Today was finally The Day, The Day we’ve been waiting for: The Tough Mudder. A ten mile endurance course laced with over two dozen military-style obstacles: walls to clamber over, barbed wire to scurry under, tunnels of mud, running through fire, getting electric shocks…you know, just your typical ideal way to spend a Saturday morning. Our friend, Other Kevin (not to be confused with my husband Kevin), invited me and his friend Geno to join him in this adrenaline-fueled frenzy a few months ago. It sounded like fun, and then I told a bunch of people I was going to do it, and then I looked at the website and watched the videos and freaked out, but it was too late: I’d told too many people I was going to do it. (That, incidentally, is not a bad way to accomplish something you’re not sure you’re capable of.)
We learned a few days ago that we’d be in this morning’s first wave, at 8:00 am – lucky us! It means we’d have a shot at avoiding the worst of the heat of the day.
Our team, “Something to Prove”, at 6:15 this morning, punchy before the day’s even begun: me, Other Kevin, Geno. See the orb over Geno’s head? That’s an angel, obviously.
We headed over to Mt. Snow, a ski area here in lovely southern Vermont, to register. They paint your number on your face, the better to identify your body at the morgue, later. Take a look at this pretty face. Take a look at that nice, straight nose. Hold on to that memory.
Aw hell, ya gotta jump over a six and a half foot wall just to get INTO the start corral?
In blue, Geno. To his right, mostly hidden, Other Kevin. Then me. Pretty, pretty me.
announcer: “When I say Tough, you say MUDDER! Tough!”
And we’re off!
First up: climb this here ski slope.
Ah yes, the first of MANY trudges up one of these slopes. This one’s the bunny slope. The rest are wayyyyyy steeper.
I was SO PSYCHED to see My Kevin, bearing my point-and-shoot.
This is Artic Enema: a vat of ice water. It’s the very first obstacle in this course (if you don’t count going up and down the mountain itself an obstacle.) There’s a big fat beam down the middle of it that forces you do submerge yourself completely in the ice water. You come up on the other side and then haul yourself out.
And now, for the After picture:
Aside from the fact that my bandanna’s gone missing, you can’t tell there is anything wrong. But there sure is. See, I knew I couldn’t get under the beam on my first breath. So I jumped in, and came right up, and did a breast stroke to bring myself to that heavy cross beam. It was Effing Cold. I took a deep breath, submerged myself, and launched myself under the beam…only to smack my face, HARD, RIGHT into the beam. Ooops.
But there is no way out of that vat. Gotta go under. I felt for the bottom of the beam, took another breath, got under, and surfaced to see that Geno had hauled himself to the side wall to wait for the girl ahead of him to get out. I followed suit. Next to me was another vat of ice water with teams of people going through. “Hey! You have a bloody nose!” a few of them told me. No shit – I could taste it.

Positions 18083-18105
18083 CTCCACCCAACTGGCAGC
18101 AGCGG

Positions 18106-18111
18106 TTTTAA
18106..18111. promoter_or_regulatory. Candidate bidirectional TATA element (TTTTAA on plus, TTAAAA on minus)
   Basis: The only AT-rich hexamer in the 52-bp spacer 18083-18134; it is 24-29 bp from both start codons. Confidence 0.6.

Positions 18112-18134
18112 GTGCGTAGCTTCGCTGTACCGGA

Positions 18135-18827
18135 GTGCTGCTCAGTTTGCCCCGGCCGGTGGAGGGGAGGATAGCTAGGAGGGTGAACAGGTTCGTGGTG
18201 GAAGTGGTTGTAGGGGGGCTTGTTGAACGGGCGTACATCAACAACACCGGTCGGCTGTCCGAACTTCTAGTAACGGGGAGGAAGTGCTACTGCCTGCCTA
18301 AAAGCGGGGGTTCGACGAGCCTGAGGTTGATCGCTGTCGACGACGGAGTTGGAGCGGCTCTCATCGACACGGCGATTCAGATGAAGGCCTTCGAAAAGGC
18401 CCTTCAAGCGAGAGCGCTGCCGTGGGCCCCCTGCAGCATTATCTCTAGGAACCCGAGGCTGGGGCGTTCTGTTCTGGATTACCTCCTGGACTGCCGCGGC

Now, this was the first obstacle in this whole course. We’d gone up about a third of the mountain and back down, and we had only just gotten started. Should I stop? Can I go on? I talked to the medic. Kevin was too far away to see or investigate why I was talking to a medic.
He quizzed me to see if I showed signs of a concussion. Nope. Aw, fuck it, I paid all this money, I’m here, I feel fine, let’s move.
Wiping the blood off. Did it hurt? A little. Not too bad, actually.
Kevin-My-Kevin, in the meantime, had realized that (cough) the course organizers weren’t very organized. Nobody noticed he didn’t have a spectator wrist band (with its $40 price tag), so he wandered all over the mountain, trying to find us and see what we were up to.
The next obstacle we faced (aside from climbing The Entire Mountain, I think) – and not shown here – was to slither on our bellies through a mud pit with barbed wire strung out at intervals over our heads. This was, for some reason, surprisingly easy for me. It helped that I had those knee pads on. I slithered away merrily. And then I ran into a guy wearing a super-cute purple bandanna – mine! and he graciously offered it back to me. Probably because by now, unbeknownst to me, I was looking kinda scary.
Grrrr. Note the mud mustache? Sexxxxxy.
There were a bunch of other obstacles – by no means are they all shown here. There was a set of Berlin Walls – 12 foot walls to scale – which I decided to skip, because I knew that the jounce of the landing would cause me to bleed more, and I was already regularly wiping blood off my face and licking it off my fingers.
In this one you make your way through a submerged tunnel – filled with, you guessed it, mud – for a while til you pop back out. I’m not claustrophobic, so this was fine.
Not knowing where we were, My Kevin wisely took pictures of the other obstacles he found:
The gigantic hay bales to climb over.
The electric eel: slither, through mud, only this time, electrified wires (those little yellow things) are dangling down over you. I nearly wussed out of this one but fell back to my earlier, “Aw fuck it” strategy to propel myself through it. I got a shock – mild – it wasn’t too bad.